Allergic Skin Disease

West Highland White TerrierAllergic skin disease is a common problem in dogs.  It has a genetic basis with some breeds being more prone than others, particularly:

  • Labrador Retriever
  • West Highland White Terrier
  • Shar Pei

Allergic skin disease causes an intense itch which can be severely damaging to a dog’s quality of life, as well as affecting their owners.

Allergies are caused when a dog’s immune system has an abnormal (overly sensitive) reaction to a particle known as an allergen.

There are 4 main categories of allergic skin disease:

  • flea allergy – dogs react to allergens in the flea saliva
  • seasonal atopic dermatitis – usually due to seasonal allergens such as pollen
  • non-seasonal atopic dermatitis – usually due to other environmental allergens such as house dust mites
  • food-related atopic dermatitis – caused by a sensitivity to allergens within the food – most often the protein component of the food

What are the signs of allergic skin disease?

Environmental allergies normally start when a dog is between 6 months and 3 years of age.

Flea allergies and food allergies can develop at any age.

Dog with bald patchesThe first sign of allergic skin disease is normally a dog scratching or licking excessively.  The areas affected most commonly are the ears, paws and rear end.

If untreated, other signs will develop:

  • redness of the skin
  • hair loss
  • thickening of the skin
  • smelly skin
  • blackening of the skin

How will my vet diagnose allergic skin disease?


Allergic skin disease cannot be diagnosed with a blood test or hair sample so anywhere offering this is a complete waste of money.  Sometimes a blood test will be used to check for other underlying problems, or to help formulate a treatment, but it will not diagnose an allergic problem in the first place.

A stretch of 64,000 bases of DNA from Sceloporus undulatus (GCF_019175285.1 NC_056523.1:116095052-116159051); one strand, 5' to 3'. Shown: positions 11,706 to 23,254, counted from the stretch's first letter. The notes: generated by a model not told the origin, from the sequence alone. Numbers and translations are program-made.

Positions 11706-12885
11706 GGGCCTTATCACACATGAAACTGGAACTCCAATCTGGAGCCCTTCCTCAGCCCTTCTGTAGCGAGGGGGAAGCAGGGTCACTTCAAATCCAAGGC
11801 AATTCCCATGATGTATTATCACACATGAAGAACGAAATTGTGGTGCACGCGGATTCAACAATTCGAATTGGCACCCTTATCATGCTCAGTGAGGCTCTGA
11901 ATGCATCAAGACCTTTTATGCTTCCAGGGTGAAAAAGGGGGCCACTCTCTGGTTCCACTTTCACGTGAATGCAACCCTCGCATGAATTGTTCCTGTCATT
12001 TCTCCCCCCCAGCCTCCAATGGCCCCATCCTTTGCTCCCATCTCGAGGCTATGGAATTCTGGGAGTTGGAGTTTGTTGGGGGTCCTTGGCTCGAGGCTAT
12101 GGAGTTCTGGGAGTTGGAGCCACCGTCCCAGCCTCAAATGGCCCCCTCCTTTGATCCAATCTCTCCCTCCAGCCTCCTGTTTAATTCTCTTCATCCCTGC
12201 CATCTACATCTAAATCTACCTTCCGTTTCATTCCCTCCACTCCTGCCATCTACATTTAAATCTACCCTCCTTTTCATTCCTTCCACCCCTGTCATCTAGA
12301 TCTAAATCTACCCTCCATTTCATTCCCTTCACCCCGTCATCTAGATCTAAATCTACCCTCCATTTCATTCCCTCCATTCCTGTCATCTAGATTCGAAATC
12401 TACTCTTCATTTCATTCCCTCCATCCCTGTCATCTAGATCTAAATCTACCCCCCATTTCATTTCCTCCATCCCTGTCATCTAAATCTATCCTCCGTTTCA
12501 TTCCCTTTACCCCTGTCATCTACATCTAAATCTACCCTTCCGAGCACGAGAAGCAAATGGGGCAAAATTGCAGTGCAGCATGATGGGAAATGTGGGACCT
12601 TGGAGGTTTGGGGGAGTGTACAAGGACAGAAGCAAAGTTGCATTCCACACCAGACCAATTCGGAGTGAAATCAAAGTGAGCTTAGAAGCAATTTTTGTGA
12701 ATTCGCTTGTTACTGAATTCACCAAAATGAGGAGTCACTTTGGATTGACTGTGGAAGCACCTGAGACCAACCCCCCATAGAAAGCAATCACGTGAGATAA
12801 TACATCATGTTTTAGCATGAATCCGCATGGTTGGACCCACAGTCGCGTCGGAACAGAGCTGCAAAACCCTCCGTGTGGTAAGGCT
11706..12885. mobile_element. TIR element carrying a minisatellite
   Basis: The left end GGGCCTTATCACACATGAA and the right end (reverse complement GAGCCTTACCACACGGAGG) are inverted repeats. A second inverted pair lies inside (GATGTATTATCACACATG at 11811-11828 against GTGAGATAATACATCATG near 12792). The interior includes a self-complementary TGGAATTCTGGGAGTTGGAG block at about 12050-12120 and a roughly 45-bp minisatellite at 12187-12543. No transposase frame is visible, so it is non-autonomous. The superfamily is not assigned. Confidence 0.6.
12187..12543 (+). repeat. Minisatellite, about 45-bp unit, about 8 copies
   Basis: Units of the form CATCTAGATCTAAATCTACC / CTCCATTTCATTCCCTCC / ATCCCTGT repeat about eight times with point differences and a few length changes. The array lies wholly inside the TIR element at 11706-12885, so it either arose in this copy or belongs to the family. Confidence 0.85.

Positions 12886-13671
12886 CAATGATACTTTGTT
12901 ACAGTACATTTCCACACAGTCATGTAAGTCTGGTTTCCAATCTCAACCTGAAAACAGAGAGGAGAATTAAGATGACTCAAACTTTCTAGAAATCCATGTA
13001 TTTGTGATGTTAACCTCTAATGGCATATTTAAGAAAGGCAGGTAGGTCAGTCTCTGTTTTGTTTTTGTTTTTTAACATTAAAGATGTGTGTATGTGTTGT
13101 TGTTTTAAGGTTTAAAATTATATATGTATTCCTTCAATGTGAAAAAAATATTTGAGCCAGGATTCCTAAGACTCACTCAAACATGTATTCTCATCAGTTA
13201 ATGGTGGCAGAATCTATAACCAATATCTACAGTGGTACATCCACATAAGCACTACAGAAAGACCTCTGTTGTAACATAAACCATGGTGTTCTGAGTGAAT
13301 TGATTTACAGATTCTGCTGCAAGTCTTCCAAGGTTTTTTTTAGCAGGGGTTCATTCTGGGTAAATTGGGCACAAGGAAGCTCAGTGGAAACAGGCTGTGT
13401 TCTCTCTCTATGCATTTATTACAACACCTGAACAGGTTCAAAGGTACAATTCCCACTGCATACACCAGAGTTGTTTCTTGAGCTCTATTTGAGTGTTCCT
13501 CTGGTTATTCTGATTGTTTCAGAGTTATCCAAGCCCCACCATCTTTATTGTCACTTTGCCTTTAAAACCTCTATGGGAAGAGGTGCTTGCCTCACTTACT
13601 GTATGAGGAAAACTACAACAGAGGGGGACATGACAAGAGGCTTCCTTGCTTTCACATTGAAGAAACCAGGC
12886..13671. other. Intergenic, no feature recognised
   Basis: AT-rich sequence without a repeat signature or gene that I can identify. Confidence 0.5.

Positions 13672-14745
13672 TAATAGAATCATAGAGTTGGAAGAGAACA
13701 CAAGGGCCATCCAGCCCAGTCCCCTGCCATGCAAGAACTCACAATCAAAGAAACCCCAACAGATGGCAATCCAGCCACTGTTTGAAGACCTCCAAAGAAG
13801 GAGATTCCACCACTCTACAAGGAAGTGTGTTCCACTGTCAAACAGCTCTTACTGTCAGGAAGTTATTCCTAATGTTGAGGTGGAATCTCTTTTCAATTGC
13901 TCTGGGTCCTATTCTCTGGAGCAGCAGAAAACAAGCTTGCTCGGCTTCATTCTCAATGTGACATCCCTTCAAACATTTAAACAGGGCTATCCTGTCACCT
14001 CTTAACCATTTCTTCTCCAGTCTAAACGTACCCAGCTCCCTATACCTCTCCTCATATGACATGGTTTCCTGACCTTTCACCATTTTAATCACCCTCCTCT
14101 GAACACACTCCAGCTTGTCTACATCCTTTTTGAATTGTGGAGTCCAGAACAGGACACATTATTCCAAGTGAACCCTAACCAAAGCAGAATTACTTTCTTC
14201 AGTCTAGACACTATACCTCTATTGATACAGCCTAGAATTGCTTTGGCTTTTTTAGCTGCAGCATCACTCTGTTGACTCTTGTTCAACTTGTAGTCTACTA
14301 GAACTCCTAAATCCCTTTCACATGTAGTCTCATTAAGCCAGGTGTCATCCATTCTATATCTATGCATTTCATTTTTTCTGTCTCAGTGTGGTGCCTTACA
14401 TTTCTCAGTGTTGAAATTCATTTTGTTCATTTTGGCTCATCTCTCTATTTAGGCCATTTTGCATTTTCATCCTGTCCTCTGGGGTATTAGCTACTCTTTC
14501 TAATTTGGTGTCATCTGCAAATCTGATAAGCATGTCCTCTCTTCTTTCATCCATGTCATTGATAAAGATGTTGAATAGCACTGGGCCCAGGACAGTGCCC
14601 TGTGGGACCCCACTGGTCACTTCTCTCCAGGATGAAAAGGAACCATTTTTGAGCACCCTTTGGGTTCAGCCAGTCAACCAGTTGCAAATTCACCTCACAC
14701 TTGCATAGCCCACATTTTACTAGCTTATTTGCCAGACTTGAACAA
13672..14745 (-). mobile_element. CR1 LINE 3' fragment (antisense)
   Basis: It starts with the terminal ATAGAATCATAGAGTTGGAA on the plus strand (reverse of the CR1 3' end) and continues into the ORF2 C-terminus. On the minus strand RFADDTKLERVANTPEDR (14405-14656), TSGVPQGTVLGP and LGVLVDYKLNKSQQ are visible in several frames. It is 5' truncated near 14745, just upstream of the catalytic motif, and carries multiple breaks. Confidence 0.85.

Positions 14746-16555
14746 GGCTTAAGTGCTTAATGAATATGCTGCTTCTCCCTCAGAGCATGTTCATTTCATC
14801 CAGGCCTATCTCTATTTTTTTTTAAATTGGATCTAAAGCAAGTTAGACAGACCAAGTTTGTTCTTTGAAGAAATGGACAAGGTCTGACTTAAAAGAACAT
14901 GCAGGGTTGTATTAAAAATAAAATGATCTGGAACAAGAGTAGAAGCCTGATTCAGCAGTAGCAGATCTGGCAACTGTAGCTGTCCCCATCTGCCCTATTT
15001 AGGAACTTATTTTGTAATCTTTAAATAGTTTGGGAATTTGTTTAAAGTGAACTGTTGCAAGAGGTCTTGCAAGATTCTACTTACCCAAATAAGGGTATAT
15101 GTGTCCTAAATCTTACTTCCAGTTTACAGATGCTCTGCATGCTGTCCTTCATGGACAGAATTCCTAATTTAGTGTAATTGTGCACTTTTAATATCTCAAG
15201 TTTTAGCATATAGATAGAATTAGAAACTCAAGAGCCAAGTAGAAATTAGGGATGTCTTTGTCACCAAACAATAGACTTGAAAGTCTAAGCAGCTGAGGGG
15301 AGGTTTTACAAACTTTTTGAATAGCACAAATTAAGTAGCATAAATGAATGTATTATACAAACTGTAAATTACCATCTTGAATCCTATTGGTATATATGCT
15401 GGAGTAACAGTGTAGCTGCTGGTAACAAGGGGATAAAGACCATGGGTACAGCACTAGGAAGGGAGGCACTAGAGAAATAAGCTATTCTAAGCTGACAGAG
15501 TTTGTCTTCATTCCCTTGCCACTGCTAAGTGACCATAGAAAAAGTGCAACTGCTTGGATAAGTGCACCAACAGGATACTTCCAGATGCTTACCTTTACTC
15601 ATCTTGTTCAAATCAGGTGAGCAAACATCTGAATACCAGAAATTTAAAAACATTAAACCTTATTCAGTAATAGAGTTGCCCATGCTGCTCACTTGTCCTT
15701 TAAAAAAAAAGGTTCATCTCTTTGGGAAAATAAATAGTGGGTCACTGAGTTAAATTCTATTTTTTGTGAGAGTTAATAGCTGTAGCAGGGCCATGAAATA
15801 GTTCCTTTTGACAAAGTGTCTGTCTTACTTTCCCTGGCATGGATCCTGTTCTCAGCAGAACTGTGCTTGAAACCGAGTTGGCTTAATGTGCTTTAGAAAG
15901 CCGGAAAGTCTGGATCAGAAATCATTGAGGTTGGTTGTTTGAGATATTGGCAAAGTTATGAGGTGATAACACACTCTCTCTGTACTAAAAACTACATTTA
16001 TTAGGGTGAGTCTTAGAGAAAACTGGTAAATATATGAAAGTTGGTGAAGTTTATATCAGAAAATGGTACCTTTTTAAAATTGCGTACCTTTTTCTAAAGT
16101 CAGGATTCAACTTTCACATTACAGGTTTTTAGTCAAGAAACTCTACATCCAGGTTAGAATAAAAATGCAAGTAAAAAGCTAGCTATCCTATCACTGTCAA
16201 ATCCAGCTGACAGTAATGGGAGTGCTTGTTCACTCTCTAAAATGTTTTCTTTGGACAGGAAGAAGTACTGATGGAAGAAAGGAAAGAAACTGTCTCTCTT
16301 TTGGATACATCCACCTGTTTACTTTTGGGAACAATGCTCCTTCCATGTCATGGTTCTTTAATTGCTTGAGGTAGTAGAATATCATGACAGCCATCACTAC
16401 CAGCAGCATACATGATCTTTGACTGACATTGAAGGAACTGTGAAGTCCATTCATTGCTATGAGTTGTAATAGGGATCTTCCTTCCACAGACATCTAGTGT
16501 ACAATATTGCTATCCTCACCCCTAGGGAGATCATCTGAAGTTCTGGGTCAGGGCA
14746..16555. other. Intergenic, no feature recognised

Allergic skin disease is what is known as a diagnosis of exclusion, which means that other causes must be ruled out first.  These include:

  • Parasites such as fleas and mites
  • Fungal infection such as ringworm or yeast infections
  • Bacterial skin infections
  • Autoimmune skin diseases
  • Other underlying health problems such as Cushings disease

Tests that your vet may need to do, depending on their findings on examining your dog include:

  • skin scrapes, hair plucks and coat brushings to check for parasites
  • tape strips or ear swabs to check for bacteria and yeasts
  • bacterial or yeast culture
  • skin biopsies
  • blood tests to check for underlying disease

How is allergic skin disease treated?

Allergic skin disease is a life-long condition are there is no complete cure.  It can, however, be managed successfully to help your dog enjoy a good quality of life.

There are several parts to successful treatment:

  • Treating any secondary infections or ‘flare factors’ – this will involve regular parasite control and may involve antibiotic treatment and antifungal treatment
  • Controlling the itch and reducing skin inflammation – there are various different options available for this and your vet will be able to advise you on the most appropriate one for your dog
  • Improving and maintaining the skin barrier function – improving the general health of the skin will help to reduce its sensitivity to allergens.  This can involve moisturising baths and dietary supplements.

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